The next chapter in private cross-chain asset swaps
Since getting started in 2018, Loki has been constantly exploring and pushing the boundaries of what a staked node network can do.
So far, our incentivised Service Node network is being used to power an encrypted messaging app — Session — and a low-latency onion router — Lokinet. Session and Lokinet are both in active development, and they’re both going from strength to strength. Session is gaining traction in the privacy community thanks to its anonymous account system and decentralised back-end, while Lokinet is hurtling towards the biggest new feature in its history — exit nodes. We’re more excited than ever about these projects, and we’re in full support of their ongoing development.
To us, the success of Session and Lokinet is a sign that the idea we had three years ago was spot on — off-chain technology backed by blockchain-staked nodes is a world of untapped potential.
Just as Session corrects an overreliance on centralised messaging services, there’s another space which is highly centralised: finance. Even in the world of crypto, trading and exchanging assets often means relying on centralised services — exchanges, brokers, and other middlemen.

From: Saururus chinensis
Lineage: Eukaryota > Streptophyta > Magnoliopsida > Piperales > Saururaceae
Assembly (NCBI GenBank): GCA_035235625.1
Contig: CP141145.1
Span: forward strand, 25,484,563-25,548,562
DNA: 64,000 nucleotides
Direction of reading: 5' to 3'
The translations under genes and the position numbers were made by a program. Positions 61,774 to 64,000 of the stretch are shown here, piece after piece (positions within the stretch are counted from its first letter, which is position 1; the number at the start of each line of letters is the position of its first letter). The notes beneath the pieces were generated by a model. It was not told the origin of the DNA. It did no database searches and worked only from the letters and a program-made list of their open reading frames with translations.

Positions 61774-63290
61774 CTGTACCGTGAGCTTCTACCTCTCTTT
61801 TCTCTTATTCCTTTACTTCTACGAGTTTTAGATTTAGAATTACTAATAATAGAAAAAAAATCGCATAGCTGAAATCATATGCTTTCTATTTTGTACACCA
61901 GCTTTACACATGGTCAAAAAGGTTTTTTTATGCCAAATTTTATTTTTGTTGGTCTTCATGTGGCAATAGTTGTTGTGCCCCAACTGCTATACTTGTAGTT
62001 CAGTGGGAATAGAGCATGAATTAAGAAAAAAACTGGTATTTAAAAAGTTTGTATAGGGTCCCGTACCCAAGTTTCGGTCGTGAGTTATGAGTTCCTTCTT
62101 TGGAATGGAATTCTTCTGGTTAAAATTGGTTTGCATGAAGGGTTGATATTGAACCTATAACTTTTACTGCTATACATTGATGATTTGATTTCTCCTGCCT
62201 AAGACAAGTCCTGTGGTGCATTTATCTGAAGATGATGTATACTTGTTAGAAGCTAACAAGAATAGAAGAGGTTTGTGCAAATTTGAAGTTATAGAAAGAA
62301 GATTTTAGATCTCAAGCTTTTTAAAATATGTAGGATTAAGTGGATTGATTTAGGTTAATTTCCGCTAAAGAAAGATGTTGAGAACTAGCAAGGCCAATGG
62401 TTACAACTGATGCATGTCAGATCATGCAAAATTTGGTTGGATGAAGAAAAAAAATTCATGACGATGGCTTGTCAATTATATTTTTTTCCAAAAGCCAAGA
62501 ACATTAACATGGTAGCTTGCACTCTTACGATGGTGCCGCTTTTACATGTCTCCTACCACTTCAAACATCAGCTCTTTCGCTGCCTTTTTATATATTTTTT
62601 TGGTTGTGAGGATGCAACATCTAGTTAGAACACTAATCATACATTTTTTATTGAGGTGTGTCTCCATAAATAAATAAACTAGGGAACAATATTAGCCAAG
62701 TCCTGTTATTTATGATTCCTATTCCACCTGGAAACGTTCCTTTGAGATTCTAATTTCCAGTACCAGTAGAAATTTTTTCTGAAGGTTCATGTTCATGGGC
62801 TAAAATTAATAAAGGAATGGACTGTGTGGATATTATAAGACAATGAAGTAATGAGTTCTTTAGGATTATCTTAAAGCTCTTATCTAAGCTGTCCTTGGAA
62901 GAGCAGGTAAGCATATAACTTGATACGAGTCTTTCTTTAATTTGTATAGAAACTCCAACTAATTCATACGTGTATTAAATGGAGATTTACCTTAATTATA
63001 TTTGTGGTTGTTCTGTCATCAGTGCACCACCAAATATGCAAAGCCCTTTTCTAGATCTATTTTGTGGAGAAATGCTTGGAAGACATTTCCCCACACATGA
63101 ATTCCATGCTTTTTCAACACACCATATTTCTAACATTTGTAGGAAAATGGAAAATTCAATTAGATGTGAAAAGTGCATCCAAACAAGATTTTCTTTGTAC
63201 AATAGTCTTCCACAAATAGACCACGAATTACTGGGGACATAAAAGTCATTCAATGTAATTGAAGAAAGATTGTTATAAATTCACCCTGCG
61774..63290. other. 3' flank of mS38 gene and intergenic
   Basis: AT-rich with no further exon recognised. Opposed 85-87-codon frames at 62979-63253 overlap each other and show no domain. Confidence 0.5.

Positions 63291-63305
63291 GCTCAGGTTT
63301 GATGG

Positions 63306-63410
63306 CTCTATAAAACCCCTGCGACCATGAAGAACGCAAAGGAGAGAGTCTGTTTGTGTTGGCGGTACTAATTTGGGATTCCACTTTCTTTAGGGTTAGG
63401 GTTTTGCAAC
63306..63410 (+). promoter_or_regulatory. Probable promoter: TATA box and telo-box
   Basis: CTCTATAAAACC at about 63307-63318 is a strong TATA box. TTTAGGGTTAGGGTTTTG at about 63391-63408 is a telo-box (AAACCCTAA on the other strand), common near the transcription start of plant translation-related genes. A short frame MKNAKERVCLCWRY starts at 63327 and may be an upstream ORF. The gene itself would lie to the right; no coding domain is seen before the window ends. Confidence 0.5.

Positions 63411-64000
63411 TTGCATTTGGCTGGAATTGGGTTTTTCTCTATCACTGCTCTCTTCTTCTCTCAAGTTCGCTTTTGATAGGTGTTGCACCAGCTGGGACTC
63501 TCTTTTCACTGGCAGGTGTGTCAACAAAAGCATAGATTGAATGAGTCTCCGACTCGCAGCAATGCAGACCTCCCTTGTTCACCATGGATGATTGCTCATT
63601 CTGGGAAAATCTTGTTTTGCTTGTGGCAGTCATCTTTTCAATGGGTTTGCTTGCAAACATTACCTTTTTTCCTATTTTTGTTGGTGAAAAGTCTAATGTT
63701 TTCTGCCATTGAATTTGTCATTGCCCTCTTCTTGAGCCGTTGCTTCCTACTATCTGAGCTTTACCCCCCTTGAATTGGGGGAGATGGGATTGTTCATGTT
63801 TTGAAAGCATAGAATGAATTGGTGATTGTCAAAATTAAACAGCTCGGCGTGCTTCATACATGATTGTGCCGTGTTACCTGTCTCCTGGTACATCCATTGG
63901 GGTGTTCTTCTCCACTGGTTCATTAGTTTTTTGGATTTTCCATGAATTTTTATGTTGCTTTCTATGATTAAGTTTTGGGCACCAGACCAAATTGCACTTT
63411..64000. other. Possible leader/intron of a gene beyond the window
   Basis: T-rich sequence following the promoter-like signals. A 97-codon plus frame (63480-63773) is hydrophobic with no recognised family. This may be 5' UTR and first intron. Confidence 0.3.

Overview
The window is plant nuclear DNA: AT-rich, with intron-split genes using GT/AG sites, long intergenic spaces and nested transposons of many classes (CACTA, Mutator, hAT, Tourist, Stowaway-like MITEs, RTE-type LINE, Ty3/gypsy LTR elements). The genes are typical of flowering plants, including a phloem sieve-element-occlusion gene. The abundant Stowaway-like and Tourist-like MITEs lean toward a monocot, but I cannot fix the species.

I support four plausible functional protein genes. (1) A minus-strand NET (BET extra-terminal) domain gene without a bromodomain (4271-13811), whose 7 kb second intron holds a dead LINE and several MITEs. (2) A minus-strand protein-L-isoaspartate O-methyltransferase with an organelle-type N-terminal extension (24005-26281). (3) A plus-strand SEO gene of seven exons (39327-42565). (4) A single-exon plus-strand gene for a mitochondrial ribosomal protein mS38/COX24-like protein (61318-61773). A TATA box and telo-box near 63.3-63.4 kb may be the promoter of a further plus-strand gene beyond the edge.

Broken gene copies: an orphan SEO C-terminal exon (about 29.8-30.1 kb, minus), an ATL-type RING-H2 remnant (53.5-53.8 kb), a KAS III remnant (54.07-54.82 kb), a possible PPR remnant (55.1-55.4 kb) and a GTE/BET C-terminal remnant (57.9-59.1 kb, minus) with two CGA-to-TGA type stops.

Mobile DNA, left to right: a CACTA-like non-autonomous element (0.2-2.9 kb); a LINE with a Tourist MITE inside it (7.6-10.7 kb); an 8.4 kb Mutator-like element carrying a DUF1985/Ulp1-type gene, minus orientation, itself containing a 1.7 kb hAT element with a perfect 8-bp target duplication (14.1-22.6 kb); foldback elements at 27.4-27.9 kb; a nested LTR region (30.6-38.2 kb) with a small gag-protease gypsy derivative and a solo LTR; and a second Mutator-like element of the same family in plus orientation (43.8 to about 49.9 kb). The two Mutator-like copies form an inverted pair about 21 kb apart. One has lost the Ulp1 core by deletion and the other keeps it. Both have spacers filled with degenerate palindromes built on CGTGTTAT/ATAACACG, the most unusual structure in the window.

That’s why we’ve decided that now is the time to unveil a new project for Loki — a project close to the heart of cryptocurrency, trade, and finance. Today, we’re announcing that Loki will be joining the world of decentralised finance, or DeFi.
Of course, we’re not the first ones to notice the centralisation problem. The DeFi world has been growing and maturing for some time now — if you’re an active crypto enthusiast, you’ve probably heard of DeFi projects like Uniswap.
So far, DeFi initiatives have been largely centred around ERC-20 tokens, which don’t quite live up to the standards of privacy that we expect here at Loki.
That’s one reason why Loki hasn’t really been a part of the DeFi space — until now.
TL;DR: Loki is entering the world of decentralised finance, and will be developing a cross-chain decentralised asset swapping service called Blockswap. Skip to FAQ.
So what is Blockswap? Simply put, Blockswap is a DeFi asset swapping service which will allow you to exchange cryptocurrencies cross-chain.